Another option is to use the (not very powerful) `Piecewise`

class. You could at least do some basic calculus with it as well, then. However, you'd have to define endpoints.

```
sage: g = Piecewise([[(-10,1),x], [(1,10),x^2]], x)
sage: derivative(g)
Piecewise defined function with 2 parts, [[(-10, 1), x |--> 1], [(1, 10), x |--> 2*x]]
sage: integrate(g)
Piecewise defined function with 2 parts, [[(-10, 1), x |--> 1/2*x^2 - 50], [(1, 10), x |--> 1/3*x^3 - 299/6]]
sage: plot(g)
```

So it works. But see ticket 11225 for a nice list of ways in which piecewise plotting could be improved. For instance, with infinite endpoints, although it does math, it won't plot. Perhaps that makes sense, since we wouldn't see infinity anyway...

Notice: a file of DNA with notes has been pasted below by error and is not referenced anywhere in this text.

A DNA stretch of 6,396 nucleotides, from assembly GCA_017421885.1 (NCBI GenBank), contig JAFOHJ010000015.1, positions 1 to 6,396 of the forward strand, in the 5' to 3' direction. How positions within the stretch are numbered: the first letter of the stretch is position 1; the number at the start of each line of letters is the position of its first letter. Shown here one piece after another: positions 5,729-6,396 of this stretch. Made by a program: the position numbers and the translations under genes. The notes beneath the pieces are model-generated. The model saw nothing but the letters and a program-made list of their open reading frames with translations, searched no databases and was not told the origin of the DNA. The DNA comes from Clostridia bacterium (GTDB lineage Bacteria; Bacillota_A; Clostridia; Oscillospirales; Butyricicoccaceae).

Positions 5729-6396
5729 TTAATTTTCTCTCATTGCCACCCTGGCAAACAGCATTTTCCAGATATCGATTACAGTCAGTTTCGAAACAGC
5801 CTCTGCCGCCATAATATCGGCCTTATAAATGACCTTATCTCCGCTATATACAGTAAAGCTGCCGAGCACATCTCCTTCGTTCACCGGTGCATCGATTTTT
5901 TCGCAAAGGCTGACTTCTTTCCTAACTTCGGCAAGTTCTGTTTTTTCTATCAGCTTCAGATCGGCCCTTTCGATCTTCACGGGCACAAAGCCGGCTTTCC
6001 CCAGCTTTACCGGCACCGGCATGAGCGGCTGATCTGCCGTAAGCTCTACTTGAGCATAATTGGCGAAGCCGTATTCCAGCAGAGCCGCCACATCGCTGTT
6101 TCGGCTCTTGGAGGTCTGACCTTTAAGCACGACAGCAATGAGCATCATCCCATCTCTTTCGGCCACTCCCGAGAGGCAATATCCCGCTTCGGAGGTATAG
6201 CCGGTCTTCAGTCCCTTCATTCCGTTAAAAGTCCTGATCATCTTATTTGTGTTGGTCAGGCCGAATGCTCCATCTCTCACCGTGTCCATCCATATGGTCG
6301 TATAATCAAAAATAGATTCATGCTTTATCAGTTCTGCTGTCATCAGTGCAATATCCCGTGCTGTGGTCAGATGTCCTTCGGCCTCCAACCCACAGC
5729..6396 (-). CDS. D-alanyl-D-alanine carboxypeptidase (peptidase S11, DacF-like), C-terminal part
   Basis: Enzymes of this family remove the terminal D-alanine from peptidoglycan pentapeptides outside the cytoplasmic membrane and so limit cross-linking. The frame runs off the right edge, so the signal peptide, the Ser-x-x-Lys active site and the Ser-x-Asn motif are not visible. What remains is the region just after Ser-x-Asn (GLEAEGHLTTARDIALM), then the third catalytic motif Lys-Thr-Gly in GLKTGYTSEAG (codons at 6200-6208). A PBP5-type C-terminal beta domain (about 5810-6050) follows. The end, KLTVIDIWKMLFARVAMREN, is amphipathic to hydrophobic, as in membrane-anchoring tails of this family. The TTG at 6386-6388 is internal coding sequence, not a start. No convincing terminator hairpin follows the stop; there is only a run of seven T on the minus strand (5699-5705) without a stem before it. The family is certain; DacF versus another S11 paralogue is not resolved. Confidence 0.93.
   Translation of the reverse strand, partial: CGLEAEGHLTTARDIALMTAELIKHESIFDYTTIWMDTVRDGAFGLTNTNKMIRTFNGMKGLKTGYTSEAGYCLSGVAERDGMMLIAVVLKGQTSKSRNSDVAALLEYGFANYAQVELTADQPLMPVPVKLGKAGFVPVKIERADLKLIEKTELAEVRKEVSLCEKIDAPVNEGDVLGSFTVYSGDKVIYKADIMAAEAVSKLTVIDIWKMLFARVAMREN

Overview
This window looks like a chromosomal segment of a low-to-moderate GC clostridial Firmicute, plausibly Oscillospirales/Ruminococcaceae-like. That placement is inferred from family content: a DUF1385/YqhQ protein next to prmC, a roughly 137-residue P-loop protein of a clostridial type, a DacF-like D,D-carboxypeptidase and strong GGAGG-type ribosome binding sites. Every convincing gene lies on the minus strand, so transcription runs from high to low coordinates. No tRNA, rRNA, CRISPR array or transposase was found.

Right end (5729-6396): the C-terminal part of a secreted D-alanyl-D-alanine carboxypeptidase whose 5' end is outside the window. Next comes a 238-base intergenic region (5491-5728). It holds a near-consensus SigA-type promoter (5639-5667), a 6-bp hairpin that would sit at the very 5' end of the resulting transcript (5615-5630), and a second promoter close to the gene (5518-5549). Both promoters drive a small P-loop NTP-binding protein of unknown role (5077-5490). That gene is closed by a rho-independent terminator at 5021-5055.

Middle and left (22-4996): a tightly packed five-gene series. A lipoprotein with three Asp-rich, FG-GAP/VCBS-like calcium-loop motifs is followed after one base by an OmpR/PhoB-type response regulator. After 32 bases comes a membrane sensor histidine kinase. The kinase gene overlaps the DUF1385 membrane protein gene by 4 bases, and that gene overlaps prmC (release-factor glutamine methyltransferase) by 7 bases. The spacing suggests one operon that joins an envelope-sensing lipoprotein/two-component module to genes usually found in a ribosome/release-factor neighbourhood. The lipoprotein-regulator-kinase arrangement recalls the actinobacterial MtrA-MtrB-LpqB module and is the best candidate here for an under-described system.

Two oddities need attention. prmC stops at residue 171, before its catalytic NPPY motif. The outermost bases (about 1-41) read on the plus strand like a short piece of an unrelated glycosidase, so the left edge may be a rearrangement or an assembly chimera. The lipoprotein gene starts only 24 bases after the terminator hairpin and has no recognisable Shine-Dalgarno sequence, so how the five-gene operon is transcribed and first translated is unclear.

```
sage: f = Piecewise([[(-oo,1),x], [(1,oo),x^2]], x)
sage: f(-10^6)
-1000000
sage: plot(f)
---------------------------------------------------------------------------
ValueError Traceback (most recent call last)
ValueError: cannot convert float NaN to integer
```